Not all photography requires a camera. Sometimes we make photograms, sometimes we make a “camera” out of a nut, and sometimes, like the image below, we lay things out on a plastic slide cases or flatbed scanner and scan them directly to our computers.
There are whole hell of a lotta ways to make a photograph. Once I even microwaved a roll of film in a bowl of marinara sauce and printed the film, which showed the chemical reactions of heat and the acid in the sauce. Those were some splashes of bright colour and fun times, but I’m getting off track. My point is: lots of fun can be had in photography without ever picking up a camera, so remember to have fun and experiment, because you never know what gems you might meet.
Pinhole photograhy always fascinated me. To strip down all he bells and whistles and simply be left with a container that is otherwise light tight, apart from the light that enters through a hole that was made with a pin, and to be able to make images from such a primitive apparatus, is pretty effing cool. We don’t need lenses to make a photography, we just need patience.
See, because the hole a light must pass through in a pinhole camera is so small, patience is a must when shooting. Exposures in bright light can take 4-7 seconds, low light can take up to 20-60 seconds, ad night photography? Well, that’s whole other ball game. If you are lucky, your pinhole might be comparable to an f-stop of 64 (you can generally achieve this by using a beading needle if you are making your own pinhole camera) and you could use a light meter to get a estimate on your exposure time. Sadly, that’s not often the case and exposure times can be a bit of a guessing game.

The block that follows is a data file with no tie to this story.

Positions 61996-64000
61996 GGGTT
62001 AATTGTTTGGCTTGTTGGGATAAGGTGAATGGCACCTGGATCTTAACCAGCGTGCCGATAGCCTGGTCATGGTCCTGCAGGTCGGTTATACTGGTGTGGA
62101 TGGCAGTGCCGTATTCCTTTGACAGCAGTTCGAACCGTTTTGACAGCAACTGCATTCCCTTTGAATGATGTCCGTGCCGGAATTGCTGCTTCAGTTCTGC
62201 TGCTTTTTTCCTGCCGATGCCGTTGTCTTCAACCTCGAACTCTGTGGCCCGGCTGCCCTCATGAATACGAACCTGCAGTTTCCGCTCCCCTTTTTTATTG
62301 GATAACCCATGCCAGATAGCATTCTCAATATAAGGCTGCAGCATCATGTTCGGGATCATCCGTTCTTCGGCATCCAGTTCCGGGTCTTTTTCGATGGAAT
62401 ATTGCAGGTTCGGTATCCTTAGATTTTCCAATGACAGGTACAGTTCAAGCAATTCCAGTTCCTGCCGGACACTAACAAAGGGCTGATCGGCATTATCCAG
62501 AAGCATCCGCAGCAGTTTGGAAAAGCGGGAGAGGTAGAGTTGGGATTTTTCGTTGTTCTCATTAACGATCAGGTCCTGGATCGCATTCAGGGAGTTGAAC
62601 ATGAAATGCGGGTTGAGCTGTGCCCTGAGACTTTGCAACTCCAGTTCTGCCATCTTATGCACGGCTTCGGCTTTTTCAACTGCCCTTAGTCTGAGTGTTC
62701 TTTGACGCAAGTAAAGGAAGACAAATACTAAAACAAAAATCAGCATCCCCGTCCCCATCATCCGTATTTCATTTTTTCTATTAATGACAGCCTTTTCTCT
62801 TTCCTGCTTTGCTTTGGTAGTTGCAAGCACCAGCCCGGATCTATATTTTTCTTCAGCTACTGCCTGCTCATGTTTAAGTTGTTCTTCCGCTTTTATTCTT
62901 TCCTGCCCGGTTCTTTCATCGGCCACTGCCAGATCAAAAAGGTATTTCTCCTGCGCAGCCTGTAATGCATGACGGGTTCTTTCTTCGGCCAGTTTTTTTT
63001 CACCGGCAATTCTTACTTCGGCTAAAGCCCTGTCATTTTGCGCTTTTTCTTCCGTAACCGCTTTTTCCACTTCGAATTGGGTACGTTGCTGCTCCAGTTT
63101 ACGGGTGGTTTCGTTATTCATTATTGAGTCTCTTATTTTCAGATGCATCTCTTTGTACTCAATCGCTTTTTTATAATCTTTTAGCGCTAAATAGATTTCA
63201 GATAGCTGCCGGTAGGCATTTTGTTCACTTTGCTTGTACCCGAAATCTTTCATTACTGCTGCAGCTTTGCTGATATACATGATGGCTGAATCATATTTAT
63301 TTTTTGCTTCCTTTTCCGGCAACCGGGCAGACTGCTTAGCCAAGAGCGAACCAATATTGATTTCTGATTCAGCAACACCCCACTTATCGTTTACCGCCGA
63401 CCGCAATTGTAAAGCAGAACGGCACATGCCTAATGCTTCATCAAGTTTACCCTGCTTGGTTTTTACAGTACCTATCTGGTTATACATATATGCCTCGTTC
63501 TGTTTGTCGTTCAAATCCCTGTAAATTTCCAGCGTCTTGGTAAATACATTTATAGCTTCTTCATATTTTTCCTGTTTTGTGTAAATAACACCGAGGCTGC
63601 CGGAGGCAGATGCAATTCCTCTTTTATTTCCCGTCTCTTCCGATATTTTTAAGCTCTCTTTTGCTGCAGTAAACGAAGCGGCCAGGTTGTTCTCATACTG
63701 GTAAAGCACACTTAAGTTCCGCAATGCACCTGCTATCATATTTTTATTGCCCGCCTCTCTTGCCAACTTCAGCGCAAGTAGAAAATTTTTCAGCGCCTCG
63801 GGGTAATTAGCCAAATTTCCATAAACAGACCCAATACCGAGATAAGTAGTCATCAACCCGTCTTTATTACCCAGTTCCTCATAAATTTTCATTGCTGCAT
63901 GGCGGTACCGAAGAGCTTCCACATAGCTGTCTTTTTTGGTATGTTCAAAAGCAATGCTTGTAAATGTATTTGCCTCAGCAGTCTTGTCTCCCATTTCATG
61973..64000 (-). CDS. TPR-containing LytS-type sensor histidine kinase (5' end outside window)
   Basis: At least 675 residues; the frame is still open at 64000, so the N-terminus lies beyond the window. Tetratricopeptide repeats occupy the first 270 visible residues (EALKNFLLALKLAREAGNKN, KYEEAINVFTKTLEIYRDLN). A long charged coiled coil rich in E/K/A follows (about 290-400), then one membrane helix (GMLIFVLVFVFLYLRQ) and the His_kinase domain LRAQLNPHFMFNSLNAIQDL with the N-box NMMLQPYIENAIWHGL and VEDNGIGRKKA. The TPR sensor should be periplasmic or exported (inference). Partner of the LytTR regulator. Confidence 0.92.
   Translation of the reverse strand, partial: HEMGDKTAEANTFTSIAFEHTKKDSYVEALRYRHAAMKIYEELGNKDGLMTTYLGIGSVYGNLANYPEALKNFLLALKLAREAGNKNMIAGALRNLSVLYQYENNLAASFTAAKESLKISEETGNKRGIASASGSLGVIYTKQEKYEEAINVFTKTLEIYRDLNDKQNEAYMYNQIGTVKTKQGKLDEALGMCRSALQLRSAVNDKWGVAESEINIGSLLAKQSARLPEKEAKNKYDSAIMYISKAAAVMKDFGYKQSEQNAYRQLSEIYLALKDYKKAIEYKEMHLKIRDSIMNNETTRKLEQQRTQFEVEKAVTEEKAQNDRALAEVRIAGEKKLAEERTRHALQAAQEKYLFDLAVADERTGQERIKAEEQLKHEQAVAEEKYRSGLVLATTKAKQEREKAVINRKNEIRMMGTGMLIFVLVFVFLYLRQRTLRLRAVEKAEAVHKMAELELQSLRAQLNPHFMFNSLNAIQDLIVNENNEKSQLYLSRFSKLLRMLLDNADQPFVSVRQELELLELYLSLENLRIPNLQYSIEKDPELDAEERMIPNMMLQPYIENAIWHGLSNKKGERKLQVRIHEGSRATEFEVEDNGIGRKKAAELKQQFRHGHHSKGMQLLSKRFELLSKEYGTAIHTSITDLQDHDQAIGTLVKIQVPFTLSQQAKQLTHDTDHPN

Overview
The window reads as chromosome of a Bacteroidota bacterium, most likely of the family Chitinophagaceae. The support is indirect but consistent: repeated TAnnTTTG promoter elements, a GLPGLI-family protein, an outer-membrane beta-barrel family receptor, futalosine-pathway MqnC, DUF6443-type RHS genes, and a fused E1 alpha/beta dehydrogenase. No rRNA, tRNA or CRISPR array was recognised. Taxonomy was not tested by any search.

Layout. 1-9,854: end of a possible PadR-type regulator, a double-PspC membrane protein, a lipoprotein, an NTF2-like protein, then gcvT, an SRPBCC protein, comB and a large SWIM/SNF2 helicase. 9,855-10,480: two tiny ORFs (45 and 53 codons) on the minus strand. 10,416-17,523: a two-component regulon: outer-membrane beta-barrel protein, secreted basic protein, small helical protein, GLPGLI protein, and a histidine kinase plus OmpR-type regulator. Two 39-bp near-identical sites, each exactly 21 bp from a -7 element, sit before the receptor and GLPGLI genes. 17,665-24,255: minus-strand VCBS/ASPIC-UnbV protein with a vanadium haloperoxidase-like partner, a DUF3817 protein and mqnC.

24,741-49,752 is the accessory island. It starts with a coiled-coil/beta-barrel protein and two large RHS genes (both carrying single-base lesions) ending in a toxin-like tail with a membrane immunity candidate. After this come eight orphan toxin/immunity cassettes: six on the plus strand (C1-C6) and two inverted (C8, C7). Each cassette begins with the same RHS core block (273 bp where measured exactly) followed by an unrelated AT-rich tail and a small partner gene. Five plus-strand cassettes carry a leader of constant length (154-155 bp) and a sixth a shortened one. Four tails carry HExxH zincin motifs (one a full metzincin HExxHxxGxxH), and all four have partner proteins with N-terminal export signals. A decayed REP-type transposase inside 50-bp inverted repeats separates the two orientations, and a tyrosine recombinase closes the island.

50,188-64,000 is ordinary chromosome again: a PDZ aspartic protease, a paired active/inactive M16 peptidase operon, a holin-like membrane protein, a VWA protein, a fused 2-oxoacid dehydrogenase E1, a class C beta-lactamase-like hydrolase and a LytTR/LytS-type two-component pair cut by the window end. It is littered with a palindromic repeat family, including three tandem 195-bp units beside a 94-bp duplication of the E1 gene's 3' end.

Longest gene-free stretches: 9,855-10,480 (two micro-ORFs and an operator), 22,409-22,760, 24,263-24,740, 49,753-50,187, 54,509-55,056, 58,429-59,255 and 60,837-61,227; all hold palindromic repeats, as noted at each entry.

Perhaps later we shall discuss the mechanics of making a pinhole camera, but today I simply wanted to share my latest adventure. I finally took the plunge and started shooting color in my Holga pinhole. Don’t ask me why I’ve only been shooting black and white film all these years, I really have no answer… but when the first really nice day of late spring hit the Pacific northwest, my wife and I went out to Cougar Mountain to hike the old railroad, which has long since fallen back into natures clutches, and is barely discernible. We hiked for 3 hours, and went less than a mile. That’s patience.